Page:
The decision to use medicines that interact depends on your specific circumstances. Your prescriber may decide to use medicines that interact, if it is believed that the benefits of taking the medicines together outweigh the risks. In such cases, it may be necessary to alter your dose or monitor you more closely.

Tell your prescriber the names of all the medicines that you are taking so that they can consider all possible interactions. This includes all the medicines which have been prescribed by your GP, hospital doctor, dentist, nurse, health visitor, midwife or pharmacist. You must also tell your prescriber about medicines which you have bought over the counter without prescriptions.

The following medicines may interact with Allopurinol:

  • 6-mercaptopurine
  • amoxicillin
  • ampicillin
  • azathioprine
  • bleomycin
  • chlorpropamide
  • ciclosporin
  • cyclophosphamide
  • didanosine
  • doxorubicin
  • mechloroethamine
  • phenytoin
  • probenecid
  • procarbazine
  • theophylline
  • vidarabine
  • warfarin

The following types of medicine may interact with Allopurinol:

  • ACE inhibitors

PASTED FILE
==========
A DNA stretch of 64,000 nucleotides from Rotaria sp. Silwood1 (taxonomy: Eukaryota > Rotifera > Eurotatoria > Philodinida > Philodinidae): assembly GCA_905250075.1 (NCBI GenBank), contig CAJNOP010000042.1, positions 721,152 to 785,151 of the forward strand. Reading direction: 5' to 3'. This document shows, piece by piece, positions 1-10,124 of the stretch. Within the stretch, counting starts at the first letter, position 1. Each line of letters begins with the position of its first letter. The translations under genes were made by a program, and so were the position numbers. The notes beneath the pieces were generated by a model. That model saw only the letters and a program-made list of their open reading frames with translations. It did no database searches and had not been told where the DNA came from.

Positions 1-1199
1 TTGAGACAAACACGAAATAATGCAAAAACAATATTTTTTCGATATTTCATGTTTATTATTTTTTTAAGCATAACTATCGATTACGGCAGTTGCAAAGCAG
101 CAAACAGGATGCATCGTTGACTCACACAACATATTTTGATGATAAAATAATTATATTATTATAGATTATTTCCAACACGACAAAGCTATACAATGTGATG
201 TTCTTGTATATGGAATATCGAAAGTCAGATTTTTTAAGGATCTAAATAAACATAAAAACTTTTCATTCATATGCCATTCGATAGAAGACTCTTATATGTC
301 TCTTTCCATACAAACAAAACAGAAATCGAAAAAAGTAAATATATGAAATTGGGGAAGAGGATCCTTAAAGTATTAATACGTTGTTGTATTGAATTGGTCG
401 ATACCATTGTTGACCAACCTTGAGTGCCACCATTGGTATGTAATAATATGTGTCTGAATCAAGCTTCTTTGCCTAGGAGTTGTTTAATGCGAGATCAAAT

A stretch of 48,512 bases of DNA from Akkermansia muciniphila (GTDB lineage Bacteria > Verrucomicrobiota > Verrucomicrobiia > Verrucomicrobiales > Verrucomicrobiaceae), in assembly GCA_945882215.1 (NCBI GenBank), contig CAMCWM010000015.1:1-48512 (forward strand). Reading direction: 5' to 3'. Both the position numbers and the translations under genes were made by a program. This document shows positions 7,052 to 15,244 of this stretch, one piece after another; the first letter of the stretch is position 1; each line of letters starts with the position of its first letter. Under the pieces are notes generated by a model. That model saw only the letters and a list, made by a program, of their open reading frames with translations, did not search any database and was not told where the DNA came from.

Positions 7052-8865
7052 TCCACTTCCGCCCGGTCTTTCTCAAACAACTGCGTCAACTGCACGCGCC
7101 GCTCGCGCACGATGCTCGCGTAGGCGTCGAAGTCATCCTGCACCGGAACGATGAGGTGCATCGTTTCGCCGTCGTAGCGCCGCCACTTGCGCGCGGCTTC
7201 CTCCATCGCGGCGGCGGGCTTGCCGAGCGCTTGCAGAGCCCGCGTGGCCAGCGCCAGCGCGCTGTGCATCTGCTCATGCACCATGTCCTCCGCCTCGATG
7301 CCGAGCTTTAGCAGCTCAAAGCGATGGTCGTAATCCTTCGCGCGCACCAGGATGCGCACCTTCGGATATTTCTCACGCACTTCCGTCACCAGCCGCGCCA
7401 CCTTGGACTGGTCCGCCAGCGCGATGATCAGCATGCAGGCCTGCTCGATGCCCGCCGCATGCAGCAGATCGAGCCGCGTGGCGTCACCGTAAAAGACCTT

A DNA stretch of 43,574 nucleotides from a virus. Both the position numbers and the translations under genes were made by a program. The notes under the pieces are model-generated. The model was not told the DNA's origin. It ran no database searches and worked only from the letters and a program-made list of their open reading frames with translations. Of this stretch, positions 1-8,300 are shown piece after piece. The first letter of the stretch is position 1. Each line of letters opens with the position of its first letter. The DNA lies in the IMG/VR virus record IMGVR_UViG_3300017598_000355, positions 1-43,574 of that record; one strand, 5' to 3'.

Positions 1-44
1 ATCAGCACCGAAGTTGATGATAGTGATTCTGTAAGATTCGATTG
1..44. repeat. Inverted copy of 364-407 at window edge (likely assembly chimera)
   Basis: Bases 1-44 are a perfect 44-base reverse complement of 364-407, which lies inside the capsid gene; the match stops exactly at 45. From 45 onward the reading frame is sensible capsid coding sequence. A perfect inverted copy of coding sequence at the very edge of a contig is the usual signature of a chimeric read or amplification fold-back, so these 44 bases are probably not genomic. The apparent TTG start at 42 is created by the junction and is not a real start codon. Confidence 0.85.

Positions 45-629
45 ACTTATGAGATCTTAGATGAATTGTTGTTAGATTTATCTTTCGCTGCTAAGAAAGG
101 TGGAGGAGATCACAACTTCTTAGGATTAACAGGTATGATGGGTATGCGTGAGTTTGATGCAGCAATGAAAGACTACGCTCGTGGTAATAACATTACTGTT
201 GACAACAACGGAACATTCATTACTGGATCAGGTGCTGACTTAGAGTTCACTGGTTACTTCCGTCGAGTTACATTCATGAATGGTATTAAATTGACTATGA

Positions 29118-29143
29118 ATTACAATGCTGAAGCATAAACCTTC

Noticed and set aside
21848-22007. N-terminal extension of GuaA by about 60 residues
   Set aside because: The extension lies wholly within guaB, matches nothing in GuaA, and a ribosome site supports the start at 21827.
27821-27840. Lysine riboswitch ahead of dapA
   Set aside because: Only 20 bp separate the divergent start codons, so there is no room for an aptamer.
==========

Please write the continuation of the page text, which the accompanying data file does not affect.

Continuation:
• coumarin anticoagulants
  • cytotoxics
  • diuretics
  • salicylates
  • uricosuric agents

If you are taking Allopurinol and one of the above medicines or types of medicines, make sure your prescriber knows about it.

Complementary preparations and vitamins

Medicines can interact with complementary preparations and vitamins. In general, there is not much information available about interactions between medicines and complementary preparations or vitamins.

If you are planning to take or are already taking any complementary preparations and vitamins you should ask your prescriber whether there are any known interactions with Allopurinol.

Your prescriber can advise whether it is appropriate for you to take combinations that are known to interact. They can also discuss with you the possible effect that the complementary preparations and vitamins may have on your condition.

If you experience any unusual effects while taking this medicine in combination with complementary preparations and vitamins, you should tell your prescriber.